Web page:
Counties in limbo after judge rules parts of SAFE-T Act unconstitutional

Published: Dec. 29, 2022 at 6:45 PM CST
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PEORIA (25 News Now) - More than half of Illinois counties will keep cash bail in place when the new year begins, but it’s not clear what the rest will have to do.

More than 60 counties filed a lawsuit calling the elimination of cash bail unconstitutional, which is one part of a 700-plus-page bill passed by the Illinois General Assembly in the early hours of January 2021. A Kankakee Circuit judge ruled in their favor, declaring the law invalid. However, the jurisdiction of the Circuit court doesn’t spread statewide, which means that the invalidity of the law only applies to those who filed suit against the judge.

“A trial court is not a court of review... so its decision is not precedent in trial courts in other counties,” Professor of Government and Politics at Illinois State University Thomas McClure said.

Even that, however, is unclear. Peoria County State’s Attorney Jodi Hoos announced Thursday morning her office would hold off on eliminating cash bail until the state’s Supreme Court weighed in. Since the Circuit Court ruled the law unconstitutional, she believes she cannot enforce it. Whether or not that’s a violation of the SAFE-T Act come January 1 is unknown.

McClure said counties could bring a case to their circuit courts and see the law struck down there. There have been several theories on who can and will determine if a county will follow the ruling.

Attorney General Kwame Raoul has already made a motion to the state Supreme Court. Whatever ruling happens there will impact the entire state.

Tazewell County State’s Attorney Kevin Johnson was one of the attorneys who filed suit. His office was preparing for the elimination of cash bail, now they’re on hold. However, he’s waiting to see what the Supreme Court does, if anything.

“We don’t know what the Supreme Court is going to do today, tomorrow, or even this weekend,” Johnson said. “We’re still prepared as if it’s going to happen.”

A breakdown of 21st Circuit Court Judge Thomas Cunnington is below, separated by each argument laid out by States Attorneys.

Violates the state constitution

Several of the arguments made by States Attorneys hinge on the fact that the elimination of cash bail in the SAFE-T Act violates existing language in Illinois’ constitution. Since the law was passed without a vote from the public, the counties argue it’s not a proper amendment and therefore unconstitutional.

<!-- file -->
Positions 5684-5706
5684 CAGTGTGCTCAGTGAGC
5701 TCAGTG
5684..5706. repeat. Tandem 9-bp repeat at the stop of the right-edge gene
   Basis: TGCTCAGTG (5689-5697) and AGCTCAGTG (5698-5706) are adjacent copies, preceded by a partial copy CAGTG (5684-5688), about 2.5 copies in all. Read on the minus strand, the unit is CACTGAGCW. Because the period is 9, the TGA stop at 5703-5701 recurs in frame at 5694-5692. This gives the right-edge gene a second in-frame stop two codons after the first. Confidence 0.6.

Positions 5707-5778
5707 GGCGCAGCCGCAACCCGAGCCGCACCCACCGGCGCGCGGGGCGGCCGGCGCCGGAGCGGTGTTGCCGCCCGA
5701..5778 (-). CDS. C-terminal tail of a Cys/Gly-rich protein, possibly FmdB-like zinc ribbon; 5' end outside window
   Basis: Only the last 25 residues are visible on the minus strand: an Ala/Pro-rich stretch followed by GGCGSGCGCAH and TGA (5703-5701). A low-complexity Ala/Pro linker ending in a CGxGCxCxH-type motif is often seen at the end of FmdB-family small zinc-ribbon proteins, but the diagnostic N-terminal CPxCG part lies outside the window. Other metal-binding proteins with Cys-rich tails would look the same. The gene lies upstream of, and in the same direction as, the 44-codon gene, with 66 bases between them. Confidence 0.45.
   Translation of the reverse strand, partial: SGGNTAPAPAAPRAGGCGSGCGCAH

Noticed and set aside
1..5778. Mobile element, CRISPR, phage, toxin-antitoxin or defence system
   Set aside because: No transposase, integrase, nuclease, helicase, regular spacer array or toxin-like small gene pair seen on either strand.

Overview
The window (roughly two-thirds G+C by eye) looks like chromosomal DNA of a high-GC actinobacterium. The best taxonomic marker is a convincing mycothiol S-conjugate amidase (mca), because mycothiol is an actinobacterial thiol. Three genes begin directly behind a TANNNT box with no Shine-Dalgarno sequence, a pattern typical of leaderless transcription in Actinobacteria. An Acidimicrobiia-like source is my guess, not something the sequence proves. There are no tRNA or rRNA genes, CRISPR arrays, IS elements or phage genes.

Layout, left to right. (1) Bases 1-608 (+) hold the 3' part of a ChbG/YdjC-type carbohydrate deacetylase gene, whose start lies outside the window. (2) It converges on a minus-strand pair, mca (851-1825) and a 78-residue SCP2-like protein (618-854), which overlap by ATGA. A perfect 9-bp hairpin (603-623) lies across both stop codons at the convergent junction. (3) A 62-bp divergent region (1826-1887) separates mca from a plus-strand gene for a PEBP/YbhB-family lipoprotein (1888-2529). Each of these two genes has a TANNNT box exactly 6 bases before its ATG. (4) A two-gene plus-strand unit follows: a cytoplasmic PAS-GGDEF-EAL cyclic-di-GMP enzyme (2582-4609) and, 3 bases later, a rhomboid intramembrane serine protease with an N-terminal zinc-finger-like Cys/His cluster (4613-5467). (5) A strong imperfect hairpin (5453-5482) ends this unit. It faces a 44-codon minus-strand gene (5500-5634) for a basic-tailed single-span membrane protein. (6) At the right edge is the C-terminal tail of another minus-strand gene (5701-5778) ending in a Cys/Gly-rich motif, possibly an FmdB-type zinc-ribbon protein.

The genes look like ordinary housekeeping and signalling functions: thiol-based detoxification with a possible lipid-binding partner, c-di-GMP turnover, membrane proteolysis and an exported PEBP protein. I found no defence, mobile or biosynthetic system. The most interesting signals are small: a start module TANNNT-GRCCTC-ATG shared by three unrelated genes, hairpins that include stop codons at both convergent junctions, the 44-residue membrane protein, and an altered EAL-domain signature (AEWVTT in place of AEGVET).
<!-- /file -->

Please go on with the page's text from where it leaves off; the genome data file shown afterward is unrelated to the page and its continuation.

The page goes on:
There are two major constitutional violations mentioned in the decision. First, the SAFE-T Act violates language in the Crime Victim’s Rights portion of the state’s constitution. Victims are entitled to feel safe and secure, and their safety must be considered in setting the amount of monetary bail.

“In eliminating monetary bail, the discretion constitutionally vested to the courts to protect victims and their families by this method are gone,” the decision states. The decision goes further to suggest getting rid of cash bail will hurt the court’s ability to protect crime victims.

The other violation argues the legislature is encroaching on the judicial branch’s powers with the SAFE-T act.

The Illinois Constitution states each branch of government shall not “exercise powers properly belonging to another.”

Essentially the counties argue by eliminating cash bail, the legislature is taking away the court’s discretion. Cunnington considers setting monetary bail as a power of the judiciary for as long as common law has existed.

“Bail exists, as it has for centuries, to balance a defendant’s rights with the requirements of the criminal justice system, assuring the defendant’s presence at trial, and protection of the public,” Cunnington writes.

The state didn’t defend its reasoning for removing monetary bail, according to Cunnington. Previously, proponents of the SAFE-T Act argued this would put full discretion in the court’s hands, by giving the judge the ability to decide whether or not someone is detained before their trial.

Cunnington ruled the SAFE-T Act violates the separation of powers.


The Illinois constitution requires every law in the state to focus on only one subject. It’s meant to prevent other legislation from slipping into a bill that otherwise would not pass on its own, or prevent “bundling unpopular legislation with more palatable bills,” as quoted in the decision.

The counties in the suit argued the 700-page bill addressed 265 different laws and violated that single subject rule. The state defended that each part of the bill was related to criminal law. Cunnington ruled with the state, finding that each law was connected to criminal justice.

Three readings

Illinois’ constitution requires each bill to be read three times in each chamber of the legislature before it can go to the Governor’s desk for signing.

Each reading must occur on a different day. However, loopholes in the process result in legislators getting a bill to the final reading, then amending it to add in different bill language before passing it a final time. The counties that filed suit argued this violated the constitutional rule, but Cunnington dismissed it, citing that both the House Speaker, Senate President, and minority leaders in both chambers agreed that proper procedures were done.

Unconstitutionally vague

The States Attorneys filing suit argued the law language was too vague to be properly enforced. This was quickly dismissed by Cunnington, who ruled with the State that the law was clear enough.

The counties also asked for a preliminary injunction to delay the law’s effectiveness. This was shot down by Cunnington, because he declared that portion of the SAFE-T Act unconstitutional and invalid, therefore a preliminary injunction was not needed.